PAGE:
Among reviewers, Jason of In Search of Elegance and Davin of Canadian Whisky and Whisky Advocate are huge fans – both give this one of their highest scores ever. Among reddit reviewers, TOModera really likes this one, giving it a high score (second highest rating for the group). It gets slightly above average scores from Devoz, muaddib99 and xile_. Sinjun86 and smoked_herring both give it an average score (although their second highest for the NBC group). Finally, Chip the Rum Howler gives it a very low score (due to a moldy note he perceives). So clearly a more variable view on this one – but most quite like it, giving it high marks for the class.

 

 

J.P. Wiser’s Legacy

A tremendous oversight on my part, but I realize that I never reviewed Wiser’s Legacy.  Allow me to correct that here.

“Legacy” is a tribute to one of the final recipes of Wiser’s founder, J.P. Wiser. Today, Wiser’s (owned by Corby, and produced at the Hiram Walker plant in Windsor, Ontario) is one of the largest producers of Canadian whisky.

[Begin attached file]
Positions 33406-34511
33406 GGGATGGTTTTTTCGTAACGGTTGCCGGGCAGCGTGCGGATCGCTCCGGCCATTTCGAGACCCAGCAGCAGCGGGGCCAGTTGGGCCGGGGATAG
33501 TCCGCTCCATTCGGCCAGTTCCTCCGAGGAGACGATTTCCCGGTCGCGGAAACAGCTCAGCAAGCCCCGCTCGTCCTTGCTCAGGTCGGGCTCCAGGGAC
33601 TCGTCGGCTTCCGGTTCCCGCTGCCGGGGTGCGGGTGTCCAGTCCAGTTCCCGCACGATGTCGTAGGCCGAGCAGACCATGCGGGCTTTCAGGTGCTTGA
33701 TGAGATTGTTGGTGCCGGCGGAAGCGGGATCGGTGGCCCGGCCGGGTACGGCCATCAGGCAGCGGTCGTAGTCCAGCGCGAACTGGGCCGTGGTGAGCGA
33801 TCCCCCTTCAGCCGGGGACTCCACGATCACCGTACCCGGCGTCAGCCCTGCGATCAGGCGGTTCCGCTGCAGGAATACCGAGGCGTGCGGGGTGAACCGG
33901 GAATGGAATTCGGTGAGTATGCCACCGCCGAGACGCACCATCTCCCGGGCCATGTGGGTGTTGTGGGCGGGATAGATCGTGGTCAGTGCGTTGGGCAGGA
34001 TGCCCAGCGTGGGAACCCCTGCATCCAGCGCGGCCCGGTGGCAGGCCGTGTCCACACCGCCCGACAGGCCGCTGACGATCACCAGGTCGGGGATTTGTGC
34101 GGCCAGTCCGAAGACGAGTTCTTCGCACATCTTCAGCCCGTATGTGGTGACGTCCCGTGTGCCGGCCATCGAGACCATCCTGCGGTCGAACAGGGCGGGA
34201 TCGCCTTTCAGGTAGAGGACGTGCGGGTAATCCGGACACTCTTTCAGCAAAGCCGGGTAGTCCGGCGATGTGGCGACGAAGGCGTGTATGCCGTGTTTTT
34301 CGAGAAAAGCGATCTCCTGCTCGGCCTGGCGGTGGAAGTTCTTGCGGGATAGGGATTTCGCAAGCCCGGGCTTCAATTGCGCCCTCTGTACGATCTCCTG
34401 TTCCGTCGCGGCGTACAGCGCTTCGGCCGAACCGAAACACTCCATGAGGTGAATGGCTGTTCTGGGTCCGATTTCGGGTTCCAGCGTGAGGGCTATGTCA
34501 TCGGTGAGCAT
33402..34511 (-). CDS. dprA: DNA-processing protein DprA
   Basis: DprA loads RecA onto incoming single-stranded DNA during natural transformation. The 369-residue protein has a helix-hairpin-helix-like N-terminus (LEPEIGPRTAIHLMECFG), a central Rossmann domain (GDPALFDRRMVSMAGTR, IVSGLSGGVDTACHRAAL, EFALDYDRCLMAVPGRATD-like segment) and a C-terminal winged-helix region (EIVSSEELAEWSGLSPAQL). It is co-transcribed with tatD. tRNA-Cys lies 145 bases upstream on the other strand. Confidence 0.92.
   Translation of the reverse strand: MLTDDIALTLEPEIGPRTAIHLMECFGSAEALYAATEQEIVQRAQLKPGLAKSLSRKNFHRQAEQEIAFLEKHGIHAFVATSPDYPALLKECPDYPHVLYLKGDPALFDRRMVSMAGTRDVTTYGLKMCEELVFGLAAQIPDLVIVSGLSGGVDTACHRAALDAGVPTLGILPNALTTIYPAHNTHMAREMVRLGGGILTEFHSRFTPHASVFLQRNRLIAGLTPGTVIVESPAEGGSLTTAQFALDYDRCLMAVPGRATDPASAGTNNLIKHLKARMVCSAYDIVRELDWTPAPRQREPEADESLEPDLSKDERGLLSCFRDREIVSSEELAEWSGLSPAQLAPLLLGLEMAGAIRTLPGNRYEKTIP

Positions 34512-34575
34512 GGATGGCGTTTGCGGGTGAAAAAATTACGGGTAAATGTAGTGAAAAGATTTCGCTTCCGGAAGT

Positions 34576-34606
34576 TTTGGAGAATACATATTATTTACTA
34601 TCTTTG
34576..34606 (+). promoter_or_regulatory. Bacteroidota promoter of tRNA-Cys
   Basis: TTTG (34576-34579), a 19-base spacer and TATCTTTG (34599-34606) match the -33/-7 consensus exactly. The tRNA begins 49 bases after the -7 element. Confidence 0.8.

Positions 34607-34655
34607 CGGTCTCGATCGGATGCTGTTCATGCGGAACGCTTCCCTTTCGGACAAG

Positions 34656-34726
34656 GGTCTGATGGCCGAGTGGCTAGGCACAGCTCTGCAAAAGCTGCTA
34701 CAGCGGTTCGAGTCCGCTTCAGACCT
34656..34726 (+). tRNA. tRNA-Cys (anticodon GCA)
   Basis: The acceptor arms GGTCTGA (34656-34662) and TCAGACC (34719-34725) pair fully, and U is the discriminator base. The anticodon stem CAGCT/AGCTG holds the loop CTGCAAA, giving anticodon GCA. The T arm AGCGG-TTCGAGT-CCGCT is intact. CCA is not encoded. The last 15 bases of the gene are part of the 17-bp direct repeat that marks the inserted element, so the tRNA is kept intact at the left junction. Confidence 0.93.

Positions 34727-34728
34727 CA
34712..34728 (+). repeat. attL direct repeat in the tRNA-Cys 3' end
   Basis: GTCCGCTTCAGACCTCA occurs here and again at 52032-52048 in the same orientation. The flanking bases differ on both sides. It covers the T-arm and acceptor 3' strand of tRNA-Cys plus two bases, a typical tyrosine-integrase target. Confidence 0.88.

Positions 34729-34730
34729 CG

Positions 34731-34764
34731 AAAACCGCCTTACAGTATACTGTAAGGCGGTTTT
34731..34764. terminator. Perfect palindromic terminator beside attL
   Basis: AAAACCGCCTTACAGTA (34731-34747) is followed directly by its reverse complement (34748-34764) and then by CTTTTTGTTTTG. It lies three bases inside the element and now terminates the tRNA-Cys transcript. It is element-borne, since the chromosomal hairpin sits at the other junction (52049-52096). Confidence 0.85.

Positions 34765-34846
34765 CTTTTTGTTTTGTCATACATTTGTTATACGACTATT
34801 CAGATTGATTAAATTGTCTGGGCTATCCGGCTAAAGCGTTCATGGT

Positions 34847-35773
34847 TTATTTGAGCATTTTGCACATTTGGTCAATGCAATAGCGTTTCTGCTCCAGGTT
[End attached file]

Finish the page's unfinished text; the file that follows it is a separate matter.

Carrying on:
A blended rye whisky, Legacy is made from a combination of unmalted rye grain, rye malt, and barley malt, all distilled in copper pot stills.  Indeed, the previously-reviewed Corby Lot 40 (a straight 100% rye whisky of malted and unmalted rye) is believed to be a key component of the mix.

Presumably, they are blending in some malted barley to increase the complexity of the resulting product. I’ve also read that the oak barrels used for aging are only toasted, not charred (helping to enhance the woody flavours that can resemble rye spices). The end result is a very rye-forward whisky, compared to many of the somewhat tepid Canadian “rye whiskies” out there.

Unusually, Legacy is bottled at 45% ABV. That is a welcomed change for a Canadian whisky (i.e., they rarely deviate from 40%), and a sign of Legacy’s premium stature. Indeed, it was one of the first examples of the new breed of premium Canadian products when it was first released over five years. The playing field is more crowded now, but Legacy still holds its own very well, as you can see by its very high score in my Meta-Critic database, for a Canadian whisky:

Canadian Rockies 21yo (Batch 1/2): 8.98 ± 0.31 on 7 reviews ($$$)